This is going to be a tough day out for those several thousand cyclists taking on the currently un-named challenge ride.

It’ll be a pleasant first half climbing gradually up to Mt Torrens. The stretch from Norwood to the highest point is very nice indeed. From there it could get tough.

The area around Palmer, Mannum, and Murray Bridge are notoriously harsh places to ride. There tends to be strong winds whipping across the open farm lands, high temperatures, and coarse chipseal highway surfaces. The best way back to Adelaide is the Old Princes Highway. Be sure to fuel up before leaving Murray Bridge because it’s a decent stretch before getting supplies in Nairne or Littlehampton.



Glenelg start to Victor Harbor finish is a familiar combination but the course between them has been shaken up for 2020.

Instead of hugging the coast, the race will head inland after its Glenelg start and its seemingly mandatory trip down the Southern Expressway. 2020 truly is the year of freeways for the Tour Down Under. The race heads East after Old Noarlunga and climbs gradually from McLaren Flat up to Meadows before descending through Macclesfield and Strathalbyn. It keeps dropping until the bunch hits Goolwa and runs through Middleton on its way to MTDU regular climb of Crows Nest Road - check it out on Strava. It doesn’t sound like much with 6% average for 3.9 km but there’s a false flat section and short descent in the middle so much of the vertical gains are on 10%+ gradients. Previous editions have seen the race break up somewhat on this hill but come back together on the flying downhill run into Victor Harbor.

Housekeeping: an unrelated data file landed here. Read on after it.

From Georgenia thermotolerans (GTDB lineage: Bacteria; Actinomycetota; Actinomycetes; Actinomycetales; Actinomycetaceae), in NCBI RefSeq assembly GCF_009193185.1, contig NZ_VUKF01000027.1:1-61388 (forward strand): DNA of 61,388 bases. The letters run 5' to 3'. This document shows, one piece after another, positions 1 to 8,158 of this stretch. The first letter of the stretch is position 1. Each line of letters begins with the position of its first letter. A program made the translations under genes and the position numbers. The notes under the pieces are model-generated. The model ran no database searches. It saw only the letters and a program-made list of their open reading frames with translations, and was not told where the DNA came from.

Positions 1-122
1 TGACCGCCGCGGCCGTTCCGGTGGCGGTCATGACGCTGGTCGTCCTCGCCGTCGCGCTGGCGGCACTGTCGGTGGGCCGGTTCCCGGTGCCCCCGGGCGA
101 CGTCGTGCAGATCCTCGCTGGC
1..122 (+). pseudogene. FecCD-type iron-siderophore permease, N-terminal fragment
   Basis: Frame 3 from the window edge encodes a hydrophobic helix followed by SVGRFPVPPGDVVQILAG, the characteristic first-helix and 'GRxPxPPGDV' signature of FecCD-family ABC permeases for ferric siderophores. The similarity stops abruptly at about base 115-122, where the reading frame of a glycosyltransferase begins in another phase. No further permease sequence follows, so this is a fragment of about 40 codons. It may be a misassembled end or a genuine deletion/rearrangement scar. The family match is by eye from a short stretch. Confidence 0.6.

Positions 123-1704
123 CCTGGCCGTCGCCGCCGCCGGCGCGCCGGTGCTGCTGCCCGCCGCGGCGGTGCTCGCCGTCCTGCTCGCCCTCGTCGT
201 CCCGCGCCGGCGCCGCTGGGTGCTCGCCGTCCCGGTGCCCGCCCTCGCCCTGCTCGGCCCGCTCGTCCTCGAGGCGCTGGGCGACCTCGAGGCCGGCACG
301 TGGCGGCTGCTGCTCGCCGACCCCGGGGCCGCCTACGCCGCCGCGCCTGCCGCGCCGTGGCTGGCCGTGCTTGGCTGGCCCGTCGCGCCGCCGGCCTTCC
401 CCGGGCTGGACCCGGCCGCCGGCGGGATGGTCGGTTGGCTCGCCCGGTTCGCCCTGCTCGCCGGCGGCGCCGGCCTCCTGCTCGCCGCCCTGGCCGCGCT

It’s a perennial sprint finish in Victor Harbor and the last stage victory opportunity for the fast men before the summit finish the following day.

Stage 5 profile.JPG

For the spectators: It’s a good-looking parcours but unfortunately a tough one to watch from the roadside because of how much distance is covered, and how far apart start and finish are. The strip from Goolwa though Middleton and into Victor Harbor offers some great spectating options with plenty of action on offer for Crows Nest Road. For the interstate travellers shelled from a hard week of MTDU chasing, this could be a great stage to watch from a pub to save your legs for the epic ‘Straya Day Williunga finale.


The Willunga Hill queen stage keeps the Sunday slot it earned in 2019 but this time falling on Australia day which could see some mega crowds lining the final climb.

There’s exactly nothing new to say about the course. It’’s the same one we’ve seen for the last few years now. It’s been owned by Richie Porte with 6 (SIX!!!) consecutive victories on the summit finish. Its 3 km at 7% is far from an Alp - check it out on Strava - but the intensity tends to blow the race apart. It’s not usually a place where the race is won though. Richie’s 6 victories have only netted one GC win. The GC leader at the start of the final climb tends to defend it by the finish. It’s a phenomenal experience being on the Hill though.

For the spectators: The annual Willunga pilgrimage has become legendary. Those in town should tack onto a bunch, roll out, and enjoy the biggest spectacle in Australian cycling. Stay safe!